- Ideal for Bevel Edges
A planer can also be used to bevel at the edge of a board for projects that need two edges to be joined. But for this, you need to install an adjustable fence on the machine.
So if you need both faces and edges of your lumber parallel to one another and at the right thickness, the planer is the right tool for the job. The distance between the cutter head and the table of the planer determines the thickness of the lumber that comes out of the machine. However, there is a limit to the amount of material you can remove at a go on a planer.
Thus, you often need to make multiple passes through the planer to make your lumber co-planar, i.e., with faces and edges parallel to one another.
A planer is more versatile than a jointer. If you are creative and skilled, a planer can do several tasks, but your lumber must already be milled somehow. Provided your board has some level of straightness, you can pass it through the planer multiple times until you get the exact thickness you want and the faces and edges are square and parallel. Then use a circular or table saw to make the edges square.
The following are advantages of using the planer.
- Perfect for Rougher Lumber
The planer handles rough lumber better than the jointer. So long as the boards are reasonably straight, a few passes through the planer will produce acceptably clean surfaces that are parallel and flat.
- Parallel Surfaces
While the jointer can make your boards flat and square, it leaves the faces and edges unparalleled to one another. The planer provides parallel faces and edges with a few passes. You only need to get your settings right and the machine does the rest.
The planer is also the ideal tool for getting the desired thickness for your boards. Regardless of how number or size of lumber you feed the planer, every board comes out with a uniform thickness. However, you must set the distance between the cutter head and the board to get the right thickness.
The planer might be a versatile tool, but it has limitations. Here are some disadvantages of the planer.
- It’s not a Substitute for a Jointer
Regardless of your skill level or the make of your planer, it can’t replace a jointer. A planer cannot handle jobs that require making an edge on a board, except you are using extremely thin boards. The reason for this is that planers do not come with a fence which is necessary if you want to hold the board perpendicular to the cutter head or the bed.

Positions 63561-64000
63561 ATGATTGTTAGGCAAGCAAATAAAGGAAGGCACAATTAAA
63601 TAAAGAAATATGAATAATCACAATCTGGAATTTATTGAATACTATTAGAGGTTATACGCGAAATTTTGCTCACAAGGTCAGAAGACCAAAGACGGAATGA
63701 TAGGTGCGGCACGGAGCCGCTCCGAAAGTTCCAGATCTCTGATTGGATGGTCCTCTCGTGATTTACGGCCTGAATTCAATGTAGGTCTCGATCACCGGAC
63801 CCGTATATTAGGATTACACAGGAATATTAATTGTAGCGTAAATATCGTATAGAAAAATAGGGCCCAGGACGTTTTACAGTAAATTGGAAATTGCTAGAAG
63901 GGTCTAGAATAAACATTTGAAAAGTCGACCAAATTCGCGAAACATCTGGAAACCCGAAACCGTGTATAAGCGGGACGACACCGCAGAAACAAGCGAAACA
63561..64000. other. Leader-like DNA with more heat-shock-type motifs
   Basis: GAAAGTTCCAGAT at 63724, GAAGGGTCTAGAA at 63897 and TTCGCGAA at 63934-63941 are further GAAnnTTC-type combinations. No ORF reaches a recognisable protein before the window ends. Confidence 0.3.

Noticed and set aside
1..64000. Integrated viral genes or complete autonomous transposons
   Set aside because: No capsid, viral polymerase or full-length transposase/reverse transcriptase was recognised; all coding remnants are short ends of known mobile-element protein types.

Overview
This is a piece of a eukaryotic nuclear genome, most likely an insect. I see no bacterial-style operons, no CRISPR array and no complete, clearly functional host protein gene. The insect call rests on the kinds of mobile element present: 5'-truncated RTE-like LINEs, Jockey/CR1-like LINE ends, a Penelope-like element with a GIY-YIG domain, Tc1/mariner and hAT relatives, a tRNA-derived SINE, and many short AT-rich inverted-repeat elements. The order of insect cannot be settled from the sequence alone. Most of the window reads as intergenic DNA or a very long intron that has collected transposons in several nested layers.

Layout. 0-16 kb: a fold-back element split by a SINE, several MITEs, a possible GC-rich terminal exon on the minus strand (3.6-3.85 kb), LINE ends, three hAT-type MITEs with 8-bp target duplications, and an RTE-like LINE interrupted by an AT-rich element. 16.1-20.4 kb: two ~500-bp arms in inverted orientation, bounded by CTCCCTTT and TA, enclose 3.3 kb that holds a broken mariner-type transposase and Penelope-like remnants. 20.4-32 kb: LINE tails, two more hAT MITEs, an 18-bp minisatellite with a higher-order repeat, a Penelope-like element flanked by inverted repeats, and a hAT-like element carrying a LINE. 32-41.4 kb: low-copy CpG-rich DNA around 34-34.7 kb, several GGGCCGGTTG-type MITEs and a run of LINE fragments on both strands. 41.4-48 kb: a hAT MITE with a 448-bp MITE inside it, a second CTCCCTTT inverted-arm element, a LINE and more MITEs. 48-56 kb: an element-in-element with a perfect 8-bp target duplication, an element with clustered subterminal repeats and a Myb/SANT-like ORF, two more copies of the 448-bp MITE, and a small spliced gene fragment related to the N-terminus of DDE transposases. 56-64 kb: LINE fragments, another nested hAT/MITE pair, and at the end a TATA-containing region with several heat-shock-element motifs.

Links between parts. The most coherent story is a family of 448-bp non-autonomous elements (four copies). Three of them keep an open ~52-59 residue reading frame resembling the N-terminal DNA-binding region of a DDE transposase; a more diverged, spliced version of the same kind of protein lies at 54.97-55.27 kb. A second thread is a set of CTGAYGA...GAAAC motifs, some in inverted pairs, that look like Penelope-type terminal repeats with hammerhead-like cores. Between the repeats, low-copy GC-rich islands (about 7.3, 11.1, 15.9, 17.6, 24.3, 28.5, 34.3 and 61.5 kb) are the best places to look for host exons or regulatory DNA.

- Does not Remove Surface Defects
A planer can make the face and edges of lumber parallel. However, it can’t remove surface defects such as warping, curves, twists, and cupping. While the pressure rollers force the board through the planer, they make the lumber flat and prevent the machine from removing any deformities on the surface.
The result is a thinner board with duplicate defects. It is advisable to pass your lumber through the jointer first to remove lumps and dips on the surface before adjusting the thickness with a planer.
- More Passes
The design of a planer limits the amount of material you can remove at once. This means you need multiple passes to flatten the board. However, a jointer can remove large amounts of material on lumber provided you get the settings right and apply the correct pressure as the board glides over the tables.
Many woodworkers and DIYers need the jointer and planer, but most people find they can do more with a planer compared to a jointer. But both tools are vital to your projects, particularly if you are not proficient with a hand plane.
Choosing between a jointer and planer is a common dilemma among woodworkers and DIYers. Both tools are heavy, expensive and occupy a large space in the workshop. Hence, many people buy one before the other but choosing the first tool is the big problem. A jointer performs the important role of readying rough lumber for the planer and other functions. The planer provides parallel edges and faces and helps you achieve the exact thickness on your boards for the best woodworking experience.
You don’t need both tools if you are an expert hand planer. But many people don’t have the time and energy to use the hand plane or the dexterity to achieve excellent results with the manual tool.
If you prefer to use rough lumber with twisted and warped or cupped surfaces, the jointer is a must. It will help remove deformities and straighten your lumber for the planer to produce excellent results. It can also cut bevels and trim doors and more.
A planer is the ideal tool if your boards come with some level of milling. If your lumber has at least a straight edge and minimal surface deformities, a planer can be a valuable tool for your woodworking activities. Depending on your needs, buying a jointer vs. planer should be an easy decision. For rough sawn lumber, get a jointer. If you use more refined boards, a planer will make a great addition to your workshop.